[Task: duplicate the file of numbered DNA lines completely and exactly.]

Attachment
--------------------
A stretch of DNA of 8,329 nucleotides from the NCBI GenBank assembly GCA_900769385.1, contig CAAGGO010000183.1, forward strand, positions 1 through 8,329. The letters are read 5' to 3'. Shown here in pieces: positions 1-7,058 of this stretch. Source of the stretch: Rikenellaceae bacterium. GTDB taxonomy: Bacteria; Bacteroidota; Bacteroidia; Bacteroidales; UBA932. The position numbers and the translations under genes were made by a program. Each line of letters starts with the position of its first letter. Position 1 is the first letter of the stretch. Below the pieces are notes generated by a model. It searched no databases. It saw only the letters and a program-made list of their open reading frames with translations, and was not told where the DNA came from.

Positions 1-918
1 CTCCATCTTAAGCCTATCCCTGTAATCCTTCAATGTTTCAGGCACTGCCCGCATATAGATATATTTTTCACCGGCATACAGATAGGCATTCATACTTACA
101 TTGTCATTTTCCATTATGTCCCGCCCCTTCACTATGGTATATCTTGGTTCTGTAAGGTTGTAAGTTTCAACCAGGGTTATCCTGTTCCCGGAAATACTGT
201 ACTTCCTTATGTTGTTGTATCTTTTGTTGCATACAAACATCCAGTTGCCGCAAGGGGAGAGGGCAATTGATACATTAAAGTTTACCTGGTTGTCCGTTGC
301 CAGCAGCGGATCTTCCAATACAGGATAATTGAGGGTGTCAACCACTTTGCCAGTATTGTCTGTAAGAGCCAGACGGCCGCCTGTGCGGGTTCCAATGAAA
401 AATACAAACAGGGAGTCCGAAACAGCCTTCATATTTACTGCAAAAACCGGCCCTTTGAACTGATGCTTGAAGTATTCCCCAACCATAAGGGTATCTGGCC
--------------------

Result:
A stretch of DNA of 8,329 nucleotides from the NCBI GenBank assembly GCA_900769385.1, contig CAAGGO010000183.1, forward strand, positions 1 through 8,329. The letters are read 5' to 3'. Shown here in pieces: positions 1-7,058 of this stretch. Source of the stretch: Rikenellaceae bacterium. GTDB taxonomy: Bacteria; Bacteroidota; Bacteroidia; Bacteroidales; UBA932. The position numbers and the translations under genes were made by a program. Each line of letters starts with the position of its first letter. Position 1 is the first letter of the stretch. Below the pieces are notes generated by a model. It searched no databases. It saw only the letters and a program-made list of their open reading frames with translations, and was not told where the DNA came from.

Positions 1-918
1 CTCCATCTTAAGCCTATCCCTGTAATCCTTCAATGTTTCAGGCACTGCCCGCATATAGATATATTTTTCACCGGCATACAGATAGGCATTCATACTTACA
101 TTGTCATTTTCCATTATGTCCCGCCCCTTCACTATGGTATATCTTGGTTCTGTAAGGTTGTAAGTTTCAACCAGGGTTATCCTGTTCCCGGAAATACTGT
201 ACTTCCTTATGTTGTTGTATCTTTTGTTGCATACAAACATCCAGTTGCCGCAAGGGGAGAGGGCAATTGATACATTAAAGTTTACCTGGTTGTCCGTTGC
301 CAGCAGCGGATCTTCCAATACAGGATAATTGAGGGTGTCAACCACTTTGCCAGTATTGTCTGTAAGAGCCAGACGGCCGCCTGTGCGGGTTCCAATGAAA
401 AATACAAACAGGGAGTCCGAAACAGCCTTCATATTTACTGCAAAAACCGGCCCTTTGAACTGATGCTTGAAGTATTCCCCAACCATAAGGGTATCTGGCC